With the horrific and genocidal civil war raging in Syria, Israel’s occupation of lands captured in the 1967 war and its refusal to abide by international law there has taken a back seat.
But as J.J. Goldberg, eminent editor and columnist of the New York based The Forward reminded a Montreal audience last month, there is a growing consensus among security and military leaders that a two-state solution is essential to Israel’s security. Canadian Friends of Peace Now and the Labour Zionist Circle sponsored the talk.
Goldberg pointed to the central message as delivered by six living former heads of Israel’s internal security service, the Shin Bet (Shabak), in the Oscar nominated film The Gatekeepers about the need to end the occupation.
They highlighted “the moral quandaries that an Israeli security officer has to face trying to keep down a population that doesn’t want him there, the quandaries of assassinating people, even though you know they are guilty.”
“All are saying that Israel must get out, it must sign a peace treaty with the Palestinians: Whatever the terms will be, they will be better than what Israel is headed for right now,” he told the audience of more than 100 at the Temple Emanu-El Beth Sholom.
“These are the people who interrogate the Palestinians, listen in on their private conversations, who at times drag them into dark tunnels and break their knuckles – they know the Palestinians better than almost anybody who is not a Palestinian!”
Goldberg noted that since 1988, the central Palestinian leadership has been committed to a negotiated path to a two-state solution, but many supporters of Israel inside and outside the country fail to accept this.
In 2014, after the last Gaza war, an initial 103 of some 600 ex-Israeli generals, former directors of Mossad and Shin Bet, formed Commanders for Israel’s Security and wrote an open letter to prime minister Benjamin Netanyahu to start negotiations based on the Arab Peace Initiative – the position adopted in 2002 by 22 members of the Arab League offering peace and normal relations with Israel if it agrees to a Palestinian state along the 1967 borders.
“Israel never accepted those borders, and (the late) Abba Eban called them the Auschwitz borders, indefensible,” Goldberg noted.
A year later, the group of ex-generals and former security service directors had increased to about 250 and they issued an open letter urging Israelis, because of his hardline on peace initiatives, to vote for anyone but Netanyahu.
He recalled a conversation he had with a colonel, an aide to former defence minister Moshe Dayan, in 1974, who warned that the Yom Kippur War of 1973 demonstrated that the settlements are an impediment to security.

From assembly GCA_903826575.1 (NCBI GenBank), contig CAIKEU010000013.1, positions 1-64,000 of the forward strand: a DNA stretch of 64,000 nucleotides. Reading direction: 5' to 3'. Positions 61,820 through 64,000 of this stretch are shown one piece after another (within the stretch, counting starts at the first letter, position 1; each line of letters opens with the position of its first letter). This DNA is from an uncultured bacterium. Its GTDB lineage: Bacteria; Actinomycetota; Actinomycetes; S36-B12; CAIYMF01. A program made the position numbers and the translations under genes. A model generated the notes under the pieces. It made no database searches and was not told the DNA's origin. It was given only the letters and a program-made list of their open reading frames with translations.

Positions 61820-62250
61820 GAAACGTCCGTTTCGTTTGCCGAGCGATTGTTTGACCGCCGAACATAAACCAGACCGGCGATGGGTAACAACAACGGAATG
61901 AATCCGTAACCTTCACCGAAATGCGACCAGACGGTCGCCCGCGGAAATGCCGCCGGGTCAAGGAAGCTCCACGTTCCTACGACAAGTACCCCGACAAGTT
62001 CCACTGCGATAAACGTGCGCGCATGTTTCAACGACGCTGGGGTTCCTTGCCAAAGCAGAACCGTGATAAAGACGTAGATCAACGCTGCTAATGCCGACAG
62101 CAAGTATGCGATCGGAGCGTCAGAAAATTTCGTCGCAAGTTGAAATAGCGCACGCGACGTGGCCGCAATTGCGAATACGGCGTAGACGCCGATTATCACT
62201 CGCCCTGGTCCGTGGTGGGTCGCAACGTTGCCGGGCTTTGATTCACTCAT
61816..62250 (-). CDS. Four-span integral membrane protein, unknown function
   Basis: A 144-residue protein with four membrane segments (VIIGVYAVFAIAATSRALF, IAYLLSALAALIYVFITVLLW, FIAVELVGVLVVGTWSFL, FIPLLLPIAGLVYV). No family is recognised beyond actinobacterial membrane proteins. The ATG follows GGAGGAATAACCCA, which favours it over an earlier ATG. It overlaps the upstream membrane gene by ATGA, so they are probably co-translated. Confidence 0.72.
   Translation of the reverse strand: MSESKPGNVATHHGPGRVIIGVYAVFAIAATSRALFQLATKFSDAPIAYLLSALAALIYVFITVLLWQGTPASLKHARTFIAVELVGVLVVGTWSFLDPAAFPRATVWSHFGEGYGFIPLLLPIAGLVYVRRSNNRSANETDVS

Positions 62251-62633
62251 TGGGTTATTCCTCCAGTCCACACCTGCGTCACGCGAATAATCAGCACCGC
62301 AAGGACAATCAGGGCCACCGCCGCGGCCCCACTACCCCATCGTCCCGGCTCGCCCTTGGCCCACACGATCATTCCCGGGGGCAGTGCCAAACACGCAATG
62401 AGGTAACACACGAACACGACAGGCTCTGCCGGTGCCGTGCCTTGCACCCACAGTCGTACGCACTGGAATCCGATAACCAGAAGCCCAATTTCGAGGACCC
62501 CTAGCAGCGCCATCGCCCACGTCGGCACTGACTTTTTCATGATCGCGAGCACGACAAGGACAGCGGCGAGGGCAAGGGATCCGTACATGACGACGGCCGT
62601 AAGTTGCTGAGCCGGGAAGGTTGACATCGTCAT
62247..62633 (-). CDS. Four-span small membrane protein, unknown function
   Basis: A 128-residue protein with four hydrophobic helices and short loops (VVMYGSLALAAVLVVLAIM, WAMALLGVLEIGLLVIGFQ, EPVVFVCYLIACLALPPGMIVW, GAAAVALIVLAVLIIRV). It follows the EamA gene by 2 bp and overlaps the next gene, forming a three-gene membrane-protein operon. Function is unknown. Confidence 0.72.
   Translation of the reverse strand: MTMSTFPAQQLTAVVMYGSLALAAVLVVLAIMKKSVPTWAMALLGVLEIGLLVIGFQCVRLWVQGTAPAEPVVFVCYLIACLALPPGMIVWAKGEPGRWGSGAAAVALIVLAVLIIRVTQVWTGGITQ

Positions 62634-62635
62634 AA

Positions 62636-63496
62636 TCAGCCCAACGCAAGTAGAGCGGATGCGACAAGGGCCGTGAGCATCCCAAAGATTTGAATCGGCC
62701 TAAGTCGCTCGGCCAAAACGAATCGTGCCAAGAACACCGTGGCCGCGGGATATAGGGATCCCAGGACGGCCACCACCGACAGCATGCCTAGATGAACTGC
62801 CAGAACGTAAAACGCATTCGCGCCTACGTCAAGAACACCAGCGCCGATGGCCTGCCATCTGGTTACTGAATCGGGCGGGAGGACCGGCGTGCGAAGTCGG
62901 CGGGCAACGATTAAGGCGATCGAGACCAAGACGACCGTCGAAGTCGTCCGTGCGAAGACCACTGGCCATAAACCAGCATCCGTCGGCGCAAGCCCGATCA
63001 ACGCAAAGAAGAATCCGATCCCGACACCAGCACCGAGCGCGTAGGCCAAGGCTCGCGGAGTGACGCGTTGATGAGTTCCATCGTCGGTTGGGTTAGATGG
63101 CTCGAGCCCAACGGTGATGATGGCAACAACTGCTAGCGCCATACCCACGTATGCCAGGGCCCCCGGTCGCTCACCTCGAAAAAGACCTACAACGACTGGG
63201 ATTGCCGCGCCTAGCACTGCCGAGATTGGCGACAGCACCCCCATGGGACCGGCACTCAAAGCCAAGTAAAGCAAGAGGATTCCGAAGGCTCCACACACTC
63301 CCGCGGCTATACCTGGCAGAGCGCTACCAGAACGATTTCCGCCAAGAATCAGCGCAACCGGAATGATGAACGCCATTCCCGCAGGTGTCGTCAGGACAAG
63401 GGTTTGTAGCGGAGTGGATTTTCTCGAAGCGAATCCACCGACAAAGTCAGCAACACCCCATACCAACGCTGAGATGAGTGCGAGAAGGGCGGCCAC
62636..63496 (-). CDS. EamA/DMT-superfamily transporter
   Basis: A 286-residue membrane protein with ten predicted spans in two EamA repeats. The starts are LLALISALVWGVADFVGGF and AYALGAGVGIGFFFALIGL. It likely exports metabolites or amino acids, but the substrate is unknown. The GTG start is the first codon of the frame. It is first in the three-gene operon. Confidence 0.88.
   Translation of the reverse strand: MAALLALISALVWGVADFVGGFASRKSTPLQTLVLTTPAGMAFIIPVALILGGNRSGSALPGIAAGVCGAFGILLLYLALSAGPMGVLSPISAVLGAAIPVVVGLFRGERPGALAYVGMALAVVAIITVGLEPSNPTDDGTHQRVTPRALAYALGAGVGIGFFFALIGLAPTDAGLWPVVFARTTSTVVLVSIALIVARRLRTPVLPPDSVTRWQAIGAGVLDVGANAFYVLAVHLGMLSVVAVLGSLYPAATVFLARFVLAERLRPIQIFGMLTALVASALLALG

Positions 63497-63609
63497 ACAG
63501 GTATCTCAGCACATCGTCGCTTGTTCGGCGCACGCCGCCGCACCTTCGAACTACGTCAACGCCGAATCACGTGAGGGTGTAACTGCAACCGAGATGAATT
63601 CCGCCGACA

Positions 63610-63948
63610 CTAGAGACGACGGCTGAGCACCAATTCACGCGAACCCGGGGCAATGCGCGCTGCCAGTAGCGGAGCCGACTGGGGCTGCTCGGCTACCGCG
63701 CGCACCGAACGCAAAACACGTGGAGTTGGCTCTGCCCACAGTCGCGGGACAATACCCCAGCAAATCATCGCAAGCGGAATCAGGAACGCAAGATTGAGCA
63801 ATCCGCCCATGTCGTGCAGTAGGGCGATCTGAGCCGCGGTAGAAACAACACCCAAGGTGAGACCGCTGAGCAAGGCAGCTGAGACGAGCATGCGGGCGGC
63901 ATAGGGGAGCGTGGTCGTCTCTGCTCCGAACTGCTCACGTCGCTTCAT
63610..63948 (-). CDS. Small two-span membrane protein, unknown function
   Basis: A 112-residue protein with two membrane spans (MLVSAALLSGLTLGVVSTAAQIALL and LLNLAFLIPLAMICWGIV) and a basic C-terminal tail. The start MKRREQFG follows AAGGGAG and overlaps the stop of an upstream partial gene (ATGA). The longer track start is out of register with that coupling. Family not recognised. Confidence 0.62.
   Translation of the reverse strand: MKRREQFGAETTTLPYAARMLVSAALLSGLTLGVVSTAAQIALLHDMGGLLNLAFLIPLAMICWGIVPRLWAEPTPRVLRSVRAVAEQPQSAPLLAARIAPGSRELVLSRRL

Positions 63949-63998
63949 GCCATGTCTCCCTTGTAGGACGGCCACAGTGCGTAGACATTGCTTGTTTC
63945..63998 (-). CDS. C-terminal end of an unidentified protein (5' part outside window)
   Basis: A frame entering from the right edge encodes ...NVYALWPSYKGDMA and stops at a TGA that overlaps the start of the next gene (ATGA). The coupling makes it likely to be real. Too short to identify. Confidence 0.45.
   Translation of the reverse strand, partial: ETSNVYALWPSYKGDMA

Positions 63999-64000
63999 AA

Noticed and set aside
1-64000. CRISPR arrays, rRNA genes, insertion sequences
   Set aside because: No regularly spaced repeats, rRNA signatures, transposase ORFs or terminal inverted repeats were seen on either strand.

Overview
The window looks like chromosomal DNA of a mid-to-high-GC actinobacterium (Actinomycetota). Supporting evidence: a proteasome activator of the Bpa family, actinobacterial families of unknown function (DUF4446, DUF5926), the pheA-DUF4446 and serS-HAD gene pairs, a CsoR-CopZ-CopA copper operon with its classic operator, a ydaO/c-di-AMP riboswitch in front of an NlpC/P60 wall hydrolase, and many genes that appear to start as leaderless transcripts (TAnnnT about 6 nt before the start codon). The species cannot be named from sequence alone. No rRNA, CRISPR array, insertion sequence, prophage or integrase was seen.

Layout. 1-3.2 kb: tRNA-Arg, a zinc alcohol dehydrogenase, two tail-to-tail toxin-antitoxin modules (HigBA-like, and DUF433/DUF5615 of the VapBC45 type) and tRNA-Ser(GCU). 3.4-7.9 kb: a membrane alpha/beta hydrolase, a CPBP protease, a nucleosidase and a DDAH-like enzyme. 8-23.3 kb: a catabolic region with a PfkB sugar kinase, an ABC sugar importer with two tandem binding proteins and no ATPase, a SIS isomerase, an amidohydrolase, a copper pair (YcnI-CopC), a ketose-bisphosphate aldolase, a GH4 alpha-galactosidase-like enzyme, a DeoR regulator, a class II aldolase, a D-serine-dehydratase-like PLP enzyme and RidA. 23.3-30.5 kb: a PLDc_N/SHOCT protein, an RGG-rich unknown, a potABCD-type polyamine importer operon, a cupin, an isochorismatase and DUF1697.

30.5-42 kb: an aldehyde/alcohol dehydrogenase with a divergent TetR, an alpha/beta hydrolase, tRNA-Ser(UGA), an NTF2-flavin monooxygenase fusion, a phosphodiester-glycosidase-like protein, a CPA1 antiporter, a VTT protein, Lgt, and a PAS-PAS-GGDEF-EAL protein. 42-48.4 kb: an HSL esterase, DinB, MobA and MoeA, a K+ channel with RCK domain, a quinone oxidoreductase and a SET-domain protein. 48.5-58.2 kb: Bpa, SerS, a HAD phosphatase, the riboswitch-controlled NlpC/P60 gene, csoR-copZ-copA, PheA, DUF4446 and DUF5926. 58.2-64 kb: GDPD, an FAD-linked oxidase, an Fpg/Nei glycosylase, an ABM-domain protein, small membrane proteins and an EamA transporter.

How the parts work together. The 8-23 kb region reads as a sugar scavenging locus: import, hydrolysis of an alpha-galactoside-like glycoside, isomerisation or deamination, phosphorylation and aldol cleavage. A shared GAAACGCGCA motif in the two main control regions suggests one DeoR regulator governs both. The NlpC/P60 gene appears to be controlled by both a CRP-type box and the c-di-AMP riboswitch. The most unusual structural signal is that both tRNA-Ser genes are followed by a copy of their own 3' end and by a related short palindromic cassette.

“When the Syrians crossed the Golan border with hundreds of tanks Israel had to counter attack but lost several hours evacuating children and civilians.”
According to Goldberg, in the eyes of the Israeli military and intelligence establishment, in agreeing to accept negotiations based on the 1967 borders, the Palestinian leadership accepts that Israel essentially gets 78 per cent of historic Palestine and is settling for 22 per cent, with possible adjustments.
When the Arab Peace Initiative of 2002 became public, he recalled that Efraim Halevy, then head of the Mossad, “went running to the boss, Ariel Sharon, and called it an incredible opportunity, an historic change.”
“Sharon said ‘I don’t trust them’. Halevy told me that Sharon asked for an invitation to Beirut, and they responded by asking what he would say. Sharon said, ‘I’ll decide when I get there’. That was the end of that.”
“One year later, four then living heads of Shin Bet in an interview with Israel’s largest newspaper, Yediot, said, ‘We can’t stay there. We are creating more terrorists. We need a border between us and the people who hate us, and we need to pull the settlers out of the deep territory, so that we’re here and they’re there.”
A month later, Sharon announced he would pull out of Gaza and part of the northern West Bank. Why did he do it? According to Dror Moreh, director of The Gatekeepers, Sharon’s then chief of staff, Dov Weissglass, told him to “read the Yediot article.”
“There are now 16 ex-heads of the Shin Bet, Mossad, and Israel Defence Forces, who accept the Arab Peace Initiative and only one who doesn’t — former IDF head and ex Defence Minister Moshe Ya’alon.”
Israel’s military intelligence chief, Maj. Gen. Herzl Halevy, says that Israel does not now face any existential threats, and earlier this year told the cabinet that to end the spate of stabbings, Israel should allow more Palestinians into Israel with work permits “so they’re not hungry.”
“Lift the checkpoints on the highways so they can get to school and get to the dentist, instead of making their lives miserable, and let some prisoners out,” Halevy suggested.
Unfortunately, he concluded, there is no leader in Israel now with enough credibility to advance the cause of peace.